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Encyclopedia > Adrian of Nicomedia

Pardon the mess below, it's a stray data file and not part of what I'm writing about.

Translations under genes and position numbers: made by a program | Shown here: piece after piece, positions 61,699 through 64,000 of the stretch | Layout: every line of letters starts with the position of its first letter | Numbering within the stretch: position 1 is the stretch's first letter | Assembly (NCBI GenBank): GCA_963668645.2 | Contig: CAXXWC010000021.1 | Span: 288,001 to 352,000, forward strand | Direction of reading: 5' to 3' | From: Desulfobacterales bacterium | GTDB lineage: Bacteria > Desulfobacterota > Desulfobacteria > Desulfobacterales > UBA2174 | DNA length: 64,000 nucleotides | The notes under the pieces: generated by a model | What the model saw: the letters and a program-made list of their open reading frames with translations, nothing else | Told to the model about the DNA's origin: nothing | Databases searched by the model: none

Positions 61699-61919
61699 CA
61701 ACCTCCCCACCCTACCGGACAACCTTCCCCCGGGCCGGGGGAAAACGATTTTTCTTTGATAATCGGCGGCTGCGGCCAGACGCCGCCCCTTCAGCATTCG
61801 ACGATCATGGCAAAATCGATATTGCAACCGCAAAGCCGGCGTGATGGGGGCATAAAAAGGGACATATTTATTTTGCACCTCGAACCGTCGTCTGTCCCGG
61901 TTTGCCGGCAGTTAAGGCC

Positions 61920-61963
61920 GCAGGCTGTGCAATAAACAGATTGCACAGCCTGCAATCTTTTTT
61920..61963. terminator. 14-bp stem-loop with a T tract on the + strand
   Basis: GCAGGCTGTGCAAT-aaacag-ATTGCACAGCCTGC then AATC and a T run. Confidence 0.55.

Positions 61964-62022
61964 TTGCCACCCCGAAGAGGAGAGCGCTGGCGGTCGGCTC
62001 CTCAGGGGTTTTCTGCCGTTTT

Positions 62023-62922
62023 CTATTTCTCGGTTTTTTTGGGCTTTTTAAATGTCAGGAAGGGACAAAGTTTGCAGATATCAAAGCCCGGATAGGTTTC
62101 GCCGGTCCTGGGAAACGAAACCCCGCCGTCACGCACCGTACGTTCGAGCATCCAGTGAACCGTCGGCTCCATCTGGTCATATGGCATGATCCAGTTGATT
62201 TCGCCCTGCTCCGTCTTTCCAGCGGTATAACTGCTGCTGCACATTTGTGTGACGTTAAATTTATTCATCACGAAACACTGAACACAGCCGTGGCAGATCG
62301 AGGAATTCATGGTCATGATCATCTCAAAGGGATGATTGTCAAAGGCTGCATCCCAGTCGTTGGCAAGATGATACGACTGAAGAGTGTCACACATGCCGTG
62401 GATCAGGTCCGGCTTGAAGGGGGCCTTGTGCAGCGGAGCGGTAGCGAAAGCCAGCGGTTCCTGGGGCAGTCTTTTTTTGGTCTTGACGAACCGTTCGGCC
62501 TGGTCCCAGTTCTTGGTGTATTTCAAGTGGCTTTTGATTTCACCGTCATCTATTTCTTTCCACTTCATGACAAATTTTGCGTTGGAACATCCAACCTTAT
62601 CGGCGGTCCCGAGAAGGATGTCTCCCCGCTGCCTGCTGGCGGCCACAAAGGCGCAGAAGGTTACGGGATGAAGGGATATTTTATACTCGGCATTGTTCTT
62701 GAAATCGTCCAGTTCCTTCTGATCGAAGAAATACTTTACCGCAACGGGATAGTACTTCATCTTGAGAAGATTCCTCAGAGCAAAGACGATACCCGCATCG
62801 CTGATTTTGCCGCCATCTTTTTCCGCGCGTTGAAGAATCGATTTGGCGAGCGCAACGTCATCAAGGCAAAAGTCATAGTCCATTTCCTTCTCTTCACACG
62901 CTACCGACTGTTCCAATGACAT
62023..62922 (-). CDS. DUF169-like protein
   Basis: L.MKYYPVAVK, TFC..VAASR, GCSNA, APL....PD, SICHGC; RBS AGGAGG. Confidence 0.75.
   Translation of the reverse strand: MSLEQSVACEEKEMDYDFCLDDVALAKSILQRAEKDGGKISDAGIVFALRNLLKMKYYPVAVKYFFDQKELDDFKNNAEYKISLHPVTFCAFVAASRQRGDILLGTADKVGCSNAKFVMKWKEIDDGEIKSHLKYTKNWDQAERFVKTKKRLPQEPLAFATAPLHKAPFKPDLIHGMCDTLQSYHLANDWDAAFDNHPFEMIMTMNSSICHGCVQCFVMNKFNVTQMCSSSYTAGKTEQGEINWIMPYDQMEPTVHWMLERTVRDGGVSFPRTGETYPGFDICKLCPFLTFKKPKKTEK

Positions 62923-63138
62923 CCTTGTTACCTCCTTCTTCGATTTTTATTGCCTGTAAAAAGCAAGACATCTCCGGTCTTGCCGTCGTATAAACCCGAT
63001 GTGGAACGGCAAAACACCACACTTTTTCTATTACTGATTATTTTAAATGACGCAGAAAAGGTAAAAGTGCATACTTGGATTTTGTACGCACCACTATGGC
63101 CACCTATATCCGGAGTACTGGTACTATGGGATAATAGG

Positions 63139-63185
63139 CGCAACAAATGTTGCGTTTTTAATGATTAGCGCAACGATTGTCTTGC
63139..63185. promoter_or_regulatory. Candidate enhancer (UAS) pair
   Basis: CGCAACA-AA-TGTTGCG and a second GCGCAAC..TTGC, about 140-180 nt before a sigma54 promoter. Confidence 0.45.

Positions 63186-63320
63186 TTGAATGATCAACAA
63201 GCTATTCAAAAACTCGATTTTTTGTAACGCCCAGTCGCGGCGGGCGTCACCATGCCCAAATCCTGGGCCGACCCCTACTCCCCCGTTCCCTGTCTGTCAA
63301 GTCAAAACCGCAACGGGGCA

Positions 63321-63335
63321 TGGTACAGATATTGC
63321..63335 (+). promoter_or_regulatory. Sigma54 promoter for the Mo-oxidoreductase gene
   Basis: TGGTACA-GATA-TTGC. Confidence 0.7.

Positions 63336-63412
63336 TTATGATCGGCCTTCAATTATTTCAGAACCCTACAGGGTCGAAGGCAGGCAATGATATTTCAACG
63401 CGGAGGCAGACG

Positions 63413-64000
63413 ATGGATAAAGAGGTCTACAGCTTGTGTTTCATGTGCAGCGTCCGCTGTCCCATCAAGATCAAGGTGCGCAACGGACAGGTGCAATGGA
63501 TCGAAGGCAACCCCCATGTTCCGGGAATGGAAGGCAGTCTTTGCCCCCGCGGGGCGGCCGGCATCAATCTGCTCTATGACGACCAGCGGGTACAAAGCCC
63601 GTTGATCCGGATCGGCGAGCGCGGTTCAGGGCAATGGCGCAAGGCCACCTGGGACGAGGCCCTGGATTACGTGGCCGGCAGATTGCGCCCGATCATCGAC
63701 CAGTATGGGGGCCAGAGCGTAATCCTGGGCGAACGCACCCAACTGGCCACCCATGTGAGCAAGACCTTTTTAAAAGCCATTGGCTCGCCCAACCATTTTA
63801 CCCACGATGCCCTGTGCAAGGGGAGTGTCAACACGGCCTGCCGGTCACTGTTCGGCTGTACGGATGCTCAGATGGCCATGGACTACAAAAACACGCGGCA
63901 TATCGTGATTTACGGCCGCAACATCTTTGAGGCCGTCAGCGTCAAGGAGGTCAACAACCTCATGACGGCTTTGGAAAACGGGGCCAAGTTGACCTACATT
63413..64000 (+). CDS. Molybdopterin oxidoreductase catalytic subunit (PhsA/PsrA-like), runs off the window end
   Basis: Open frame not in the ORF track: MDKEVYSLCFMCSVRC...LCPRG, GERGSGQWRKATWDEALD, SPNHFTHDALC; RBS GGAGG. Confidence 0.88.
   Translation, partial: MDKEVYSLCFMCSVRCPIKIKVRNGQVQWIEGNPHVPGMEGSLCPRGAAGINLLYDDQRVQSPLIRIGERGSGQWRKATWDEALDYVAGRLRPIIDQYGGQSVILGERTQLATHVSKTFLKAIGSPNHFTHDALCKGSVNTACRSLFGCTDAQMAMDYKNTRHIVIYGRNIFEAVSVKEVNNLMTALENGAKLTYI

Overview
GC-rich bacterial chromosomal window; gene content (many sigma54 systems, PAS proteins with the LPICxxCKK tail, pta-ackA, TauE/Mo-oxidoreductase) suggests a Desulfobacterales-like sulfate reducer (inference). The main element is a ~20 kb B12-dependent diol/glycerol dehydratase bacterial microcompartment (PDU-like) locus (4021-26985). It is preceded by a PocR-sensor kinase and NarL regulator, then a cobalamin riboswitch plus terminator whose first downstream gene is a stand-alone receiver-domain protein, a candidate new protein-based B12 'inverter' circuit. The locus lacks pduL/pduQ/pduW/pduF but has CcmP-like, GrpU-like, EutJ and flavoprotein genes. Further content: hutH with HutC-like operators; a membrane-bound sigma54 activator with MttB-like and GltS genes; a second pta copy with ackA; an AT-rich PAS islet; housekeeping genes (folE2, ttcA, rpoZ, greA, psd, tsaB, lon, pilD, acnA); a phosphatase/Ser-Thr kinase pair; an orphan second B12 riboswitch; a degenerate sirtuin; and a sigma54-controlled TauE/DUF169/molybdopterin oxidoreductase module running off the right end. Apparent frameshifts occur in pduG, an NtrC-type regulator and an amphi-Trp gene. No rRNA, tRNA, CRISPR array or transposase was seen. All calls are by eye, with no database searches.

Saint Adrian of Nicomedia, also called Saint Hadrian of Nicomedia, (in Latin: Sanctus Adrianus Nicomediae) was a Herculian Guard of the Roman Emperor Galerius Maximian. After becoming a convert to Christianity, Adrian was martyred at Nicomedia on March 4, 303 or 304. It is said that while presiding over the torture of a band of Christians he asked them what reward they expected to receive from God. They replied, "Eye hath not seen, nor ear heard, neither have entered into the heart of man, the things which God hath prepared for them that love him" (I Corinthians 2:9). He was so amazed at their courage that he publicly confessed his faith. He was imprisoned, and the next day his limbs were struck off on an anvil, and he was then beheaded, dying in the arms of his wife, Saint Natalia of Nicomedia. After he was killed, Adrian and several other martyrs were taken to be burned. When the executioners began to burn their bodies, a thunderstorm arose and the furnace was extinguished; lightning killed several of the executioners. Later, Christians took Adrian's body and buried him on the outskirts of Byzantium. A small selection of Christian saints are listed below in alphabetical order by Christian name, but if necessary by surname, the place or attribute part of name as well. ... Nicomedes I of Bithynia founded the city of Nicomedia (modern İzmit), at the head of the Gulf of Astacus (which opens on the Propontis), in 264 BC The city has ever since been one of the chief towns in this part of Asia Minor. ... Latin is an ancient Indo-European language originally spoken in the region around Rome called Latium. ... Jovians and Herculians were the imperial guard of the Emperors of the Roman Empire from 284 until 988 The Praetorian Guard were based at Castra Praetoria just outside Rome, and during the reign of the Emperor Diocletian were in league with the Roman Senate. ... Roman Emperor is the term historians use to refer to rulers of the Roman Empire, after the epoch conventionally named the Roman Republic. ... Galerius on a coin Galerius Maximianus (c. ... Christianity is a monotheistic religion that recognizes Jesus Christ as its central figure, Lord and Messiah. ... Historically, a martyr is a person who dies for their religious faith, such as during the persecution of early Christians in the Roman Empire. ... March 4 is the 63rd day of the year in the Gregorian Calendar (64th in leap years). ... Events Diocletian launched the last major persecution of Christians in the Roman Empire; Hierocles was said to have been the instigator of the fierce persecution of the Christians under February 24 - Galerius, Roman Emperor, publishes his edict that begins the persecution of Christians in his portion of the Empire. ... Events Major Wu Hu (barbarian) uprising in China; the Hun Liu Yuan establish the Han kingdom, beginning the Sixteen Kingdoms era in China. ... The Iron Maiden of Nuremberg was an infamous and rarely used torture device. ... Christianity is a monotheistic religion that recognizes Jesus Christ as its central figure, Lord and Messiah. ... A blacksmith working iron with a hammer and anvil An anvil is a manufacturing tool, made of a hard and massive block of stone or metal used as a support for hammering or chiseling other objects (see forging). ... Beheading—Facsimile of a Miniature on Wood in the Cosmographie Universelle of Munster: in folio, Basle, 1552. ... Historically, a martyr is a person who dies for their religious faith, such as during the persecution of early Christians in the Roman Empire. ... A roll cloud associated with a heavy or severe thunderstorm over Enschede, The Netherlands. ... A furnace is a device for heating air or any other fluid. ... Lightning over Pentagon City in Arlington County, Virginia Lightning is a powerful natural electrostatic discharge produced during a thunderstorm. ... A judicial executioner is a person who carries out a death sentence ordered by the state or other legal authority (known in feudal terminology as high justice), usually when presented with a warrant authorizing or ordering him to execute the sentence. ... Christianity is a monotheistic religion that recognizes Jesus Christ as its central figure, Lord and Messiah. ... Byzantium was an ancient Greek city-state, founded by Greek colonists from Megara in 667 BC and named after their king Byzas. ...